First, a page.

2) You get home, log into a personal VM at the datacentre that has access to your USB drive, and then you log into google drive/dropbox/whatever and tell it what to upload and to where



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  #787147 26-Mar-2013 12:13
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If you're willing to go through that effort there are NZ-based VPS providers that will mount physical media and could probably provide reasonable bandwidth, otherwise I'd be looking for a more seamless process.

i.e.
1. Complete online form with upload destination and payment details (charged per GB)
2. Print packing slip
3. Courier media (USB, SATA, SCSI, BluRay etc)
4. Data uploaded / notification sent
5. Media returned

 
 
 
 


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  #787158 26-Mar-2013 12:31
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But isn't it a bit pointless being concerned about your username/password, given that they have your actual data on the media? Admittedly not all of it, but with the 100GB example given above, certainly a large chunk of it.

Edit - using nickb800's suggestion, combined with encrypting/bitlockering the media would get around this.



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Ultimate Geek


  #787194 26-Mar-2013 13:06
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There are a number of ways to increase the security of a service like this however at the end of the day most web services rely on an element of trust of the service provider.

Even with services like mega.co.nz there's no guarantee that if they really wanted to look at your data they couldn't just serve a custom .js script to your IP and upload your private key to their servers...likewise with many other web services, ISP's, telcos, banks etc.

Likewise anyone with physical access to the server has access to your VM, and in turn your passwords.

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  #787244 26-Mar-2013 14:15
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kenkeniff:
For users wanting to transfer 100's of GB to TBs of data internationally a carrier-grade connection capable of scaling up to 10GBit with a 1:1 contention ratio is still going to far exceed any 50-100Mbit UFB fibre connection with international traffic shared by a bunch of users.


Fair point but how much demand would there be. Your example of moving HD videos and requesting ISO's/files surely could be done by a 100/50 UFB connection?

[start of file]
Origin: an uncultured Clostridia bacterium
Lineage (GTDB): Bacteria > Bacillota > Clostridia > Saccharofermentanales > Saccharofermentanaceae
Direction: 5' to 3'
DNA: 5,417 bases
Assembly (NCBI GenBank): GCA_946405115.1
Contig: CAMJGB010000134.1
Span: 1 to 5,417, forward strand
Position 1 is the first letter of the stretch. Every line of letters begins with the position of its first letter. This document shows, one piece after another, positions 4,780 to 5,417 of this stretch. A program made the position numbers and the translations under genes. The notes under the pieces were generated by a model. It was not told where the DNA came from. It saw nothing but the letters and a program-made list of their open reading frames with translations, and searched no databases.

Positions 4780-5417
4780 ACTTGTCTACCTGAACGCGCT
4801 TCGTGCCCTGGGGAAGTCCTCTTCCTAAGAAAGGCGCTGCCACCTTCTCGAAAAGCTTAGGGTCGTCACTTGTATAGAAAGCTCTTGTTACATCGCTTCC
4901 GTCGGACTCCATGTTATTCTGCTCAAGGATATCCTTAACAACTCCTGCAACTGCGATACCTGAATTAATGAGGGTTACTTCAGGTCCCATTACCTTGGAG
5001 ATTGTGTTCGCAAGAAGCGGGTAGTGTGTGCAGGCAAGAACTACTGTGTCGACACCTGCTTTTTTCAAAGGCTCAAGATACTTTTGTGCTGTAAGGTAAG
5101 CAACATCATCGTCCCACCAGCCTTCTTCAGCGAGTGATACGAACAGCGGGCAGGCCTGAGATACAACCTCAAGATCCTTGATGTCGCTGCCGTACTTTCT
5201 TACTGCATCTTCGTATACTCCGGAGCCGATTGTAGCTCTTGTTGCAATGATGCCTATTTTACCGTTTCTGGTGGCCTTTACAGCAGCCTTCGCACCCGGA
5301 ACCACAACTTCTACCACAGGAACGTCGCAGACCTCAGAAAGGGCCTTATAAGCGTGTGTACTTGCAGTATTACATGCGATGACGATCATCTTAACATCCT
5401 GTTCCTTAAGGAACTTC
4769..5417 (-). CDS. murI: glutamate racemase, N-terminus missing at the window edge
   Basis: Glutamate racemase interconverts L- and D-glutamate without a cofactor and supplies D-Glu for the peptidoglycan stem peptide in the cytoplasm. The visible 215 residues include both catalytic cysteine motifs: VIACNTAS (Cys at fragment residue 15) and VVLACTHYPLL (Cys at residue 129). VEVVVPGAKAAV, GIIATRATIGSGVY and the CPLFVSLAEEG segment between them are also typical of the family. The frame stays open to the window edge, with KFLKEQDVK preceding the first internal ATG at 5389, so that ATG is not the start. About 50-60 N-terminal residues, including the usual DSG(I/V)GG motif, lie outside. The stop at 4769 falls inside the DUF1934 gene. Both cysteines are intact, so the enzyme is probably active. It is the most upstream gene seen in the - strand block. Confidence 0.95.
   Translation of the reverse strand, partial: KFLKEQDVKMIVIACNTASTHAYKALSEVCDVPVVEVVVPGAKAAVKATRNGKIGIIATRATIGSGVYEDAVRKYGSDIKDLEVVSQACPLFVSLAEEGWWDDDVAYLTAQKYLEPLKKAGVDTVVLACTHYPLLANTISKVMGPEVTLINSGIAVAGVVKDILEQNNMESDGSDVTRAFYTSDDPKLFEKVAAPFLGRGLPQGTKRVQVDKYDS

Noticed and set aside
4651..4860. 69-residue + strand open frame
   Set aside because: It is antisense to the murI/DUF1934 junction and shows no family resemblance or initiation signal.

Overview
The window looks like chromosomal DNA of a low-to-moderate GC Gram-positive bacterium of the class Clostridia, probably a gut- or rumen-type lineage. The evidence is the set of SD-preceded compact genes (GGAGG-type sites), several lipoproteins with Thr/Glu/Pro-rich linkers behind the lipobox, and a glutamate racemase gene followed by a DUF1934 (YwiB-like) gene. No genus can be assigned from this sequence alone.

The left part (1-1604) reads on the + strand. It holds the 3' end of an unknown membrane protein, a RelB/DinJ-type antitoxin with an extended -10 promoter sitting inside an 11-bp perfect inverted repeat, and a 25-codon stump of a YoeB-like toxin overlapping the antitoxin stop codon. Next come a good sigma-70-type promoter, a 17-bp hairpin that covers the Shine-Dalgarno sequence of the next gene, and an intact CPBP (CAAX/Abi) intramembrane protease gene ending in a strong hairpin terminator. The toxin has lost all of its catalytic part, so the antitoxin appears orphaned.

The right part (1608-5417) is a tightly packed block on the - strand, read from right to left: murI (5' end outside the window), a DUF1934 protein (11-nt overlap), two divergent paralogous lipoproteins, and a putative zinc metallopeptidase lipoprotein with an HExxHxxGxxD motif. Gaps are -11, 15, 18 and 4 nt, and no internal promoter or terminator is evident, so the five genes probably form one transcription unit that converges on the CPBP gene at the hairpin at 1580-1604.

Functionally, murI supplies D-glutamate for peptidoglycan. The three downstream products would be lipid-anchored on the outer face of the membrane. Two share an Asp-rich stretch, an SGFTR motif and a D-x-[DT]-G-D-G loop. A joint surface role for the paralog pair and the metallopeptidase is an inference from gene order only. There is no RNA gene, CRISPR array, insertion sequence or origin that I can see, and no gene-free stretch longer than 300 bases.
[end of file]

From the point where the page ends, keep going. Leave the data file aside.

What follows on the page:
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  #787258 26-Mar-2013 14:31
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Personally I would have used the service a handful of times;
1 - For making the initial sync with Google Drive as mentioned.
2 - I once worked on a project which involved downloading a local (30-40GB) archive of Wikipedia.
3 - Other projects have involved downloading 10-20GB of linux distros.
4 - Moving / syncing local servers to international data-centers.

I don't know if there would be much more public demand hence my question.

I guess it's kind of like how Amazon EC2 can make super-computer-like processing available to the general public by the hour. You may only need that power/speed for a short time however without it you couldn't (practically) do what you wanted to do.

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  #790328 1-Apr-2013 21:50
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I have a similar thing with crashplan, many TB still to back up and the lousy upload speeds to them sees only a few gigs a night get done during the VDSL's free offpeak times.




Richard rich.ms



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Ultimate Geek


  #790346 1-Apr-2013 22:01
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I discovered Amazon actually provide this service for ~US$85 + storage media costs + shipping.

See: http://aws.amazon.com/importexport/

You can ship your USB drive and have it uploaded/download to/from Amazon S3/EBS/Glacier.

From there you should be able to move it around the net fairly easily using their large pipes (even if it means firing up a Windows EC2 instance and installing some client software).